- [S3E2] An Interview with Mr. Dombrowski: Social Media is Not the Enemy - May 19, 2017
- [S3E1] Why Every Teacher Should Get a Career Counselor - April 18, 2017
- When You Deserve a Promotion - March 21, 2017
- The Educator’s Room Statement on the Appointment of Betsy DeVos - February 7, 2017
- What I Hope for The Educator’s Room in 2017 - January 1, 2017
- [Podcast] What’s Best for Children: An Interview with Susan Ochshorn - December 29, 2016
- Who Will Care for the Teachers: A Podcast on Teacher Depression - November 27, 2016
- [Podcast S2E12] How to Engage With Students Who Are Behaviorally Challenged - November 22, 2016
- The Whole Teacher Movement… We Need It Now… - November 14, 2016
- [Election 2016] What Do We Tell Our Children? - November 9, 2016
If someone told me 11 years ago that I could still be a teacher and not take home any papers to grade, lesson plans to write, or parents to call, I would never have believed them. How can teachers not take any work home? That’s part of the unwritten portions of a teacher contract of being a teacher– to be willing to work long hours for which you are hardly ever reimbursed. So just like I described in Keep the Fire Burning: Avoiding Teacher Burnout, I almost worked myself into a nervous breakdown after only teaching for five years. But about 6 years ago, I had an epiphany of sorts one night as I graded 150 essays debating the guilt in the cult classic The Crucible. It was eleven o’clock and I HAD to have the essays back to the kids within a week. However, due to all of the mistakes I was finding in the papers, I had only graded ten in a three hour period.
Frustrated, I stuffed the papers in my bag and mumbled, “To hell with this. I’m hungry, exhausted, and I’m tired of using all of my time at home to grade papers instead of spending time with my children.” As I laid in the bed still stressed out about not having the papers graded, I decided that I had to develop a plan to lessen my workload at home. Not only did I have a lot of papers to grade, but I was mandated to call a certain amount of parents a day AND write weekly lesson plans. On the verge of a nervous breakdown, I decided something had to change and it started with me.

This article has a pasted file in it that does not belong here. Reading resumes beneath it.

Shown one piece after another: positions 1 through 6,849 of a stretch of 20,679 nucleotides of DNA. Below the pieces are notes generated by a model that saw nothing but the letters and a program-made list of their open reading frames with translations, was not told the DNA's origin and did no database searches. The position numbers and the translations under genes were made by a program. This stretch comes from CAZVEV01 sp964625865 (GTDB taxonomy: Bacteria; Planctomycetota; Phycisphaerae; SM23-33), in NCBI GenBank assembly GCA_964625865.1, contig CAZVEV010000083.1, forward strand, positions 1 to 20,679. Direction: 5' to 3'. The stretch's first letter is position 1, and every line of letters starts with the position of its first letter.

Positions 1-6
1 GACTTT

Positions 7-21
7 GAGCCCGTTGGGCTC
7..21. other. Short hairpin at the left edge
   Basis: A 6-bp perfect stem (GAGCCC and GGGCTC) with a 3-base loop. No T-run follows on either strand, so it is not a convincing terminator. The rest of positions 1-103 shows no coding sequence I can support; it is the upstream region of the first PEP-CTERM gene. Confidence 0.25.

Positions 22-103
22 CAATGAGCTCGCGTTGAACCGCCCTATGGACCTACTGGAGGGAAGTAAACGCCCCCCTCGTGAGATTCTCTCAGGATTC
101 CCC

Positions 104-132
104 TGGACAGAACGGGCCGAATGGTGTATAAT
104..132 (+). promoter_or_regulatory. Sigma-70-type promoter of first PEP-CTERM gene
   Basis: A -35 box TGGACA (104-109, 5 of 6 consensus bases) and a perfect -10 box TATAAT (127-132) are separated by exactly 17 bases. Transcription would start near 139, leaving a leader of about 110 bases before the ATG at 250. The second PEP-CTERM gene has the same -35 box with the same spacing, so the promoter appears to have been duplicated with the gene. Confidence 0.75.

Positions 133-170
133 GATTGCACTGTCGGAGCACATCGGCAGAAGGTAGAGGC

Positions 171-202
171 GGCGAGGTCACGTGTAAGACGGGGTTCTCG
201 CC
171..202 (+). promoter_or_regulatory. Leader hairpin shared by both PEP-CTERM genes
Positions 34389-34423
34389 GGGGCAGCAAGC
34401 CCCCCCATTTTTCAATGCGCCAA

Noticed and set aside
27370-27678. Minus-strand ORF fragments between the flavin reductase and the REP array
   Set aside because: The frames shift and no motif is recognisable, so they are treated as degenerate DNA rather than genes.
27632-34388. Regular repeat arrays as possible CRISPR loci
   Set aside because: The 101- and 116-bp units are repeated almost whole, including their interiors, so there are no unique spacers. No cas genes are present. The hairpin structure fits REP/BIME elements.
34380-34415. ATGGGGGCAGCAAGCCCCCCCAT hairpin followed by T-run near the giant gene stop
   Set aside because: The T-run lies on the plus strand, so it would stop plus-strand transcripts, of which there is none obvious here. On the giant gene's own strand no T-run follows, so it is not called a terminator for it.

The idea was radical but I was determined to see if it would work. I was no longer going to bring home work to grade. After a lot of trial runs and “do overs” I finally got the formula together. Here are six strategies I use to accomplish this:
1. I pace my grading. Almost immediately, I decided that I had to take control of the amount of papers I had to grade. So I devised a plan that would let me handle the amount of work, I had to grade without losing my mind. Once a month I assign a lengthy writing assignment. To better help me grade those essays, I grade the students has they go along in the assignment. So students will receive grades on their completed graphic organizers, rough drafts, peer revisions so by the time I get to their final draft I have a clear idea of their writing abilities on the final draft. When the final drafts are due I usually have around 100 papers to grade within a 1-2 week period. So I take the amount of papers to grade and divide it by the days in the week (100 papers divided by 10 school days) and the sum is the amount of papers I need to grade on a daily basis to be done by goal.
Click here for tip #2.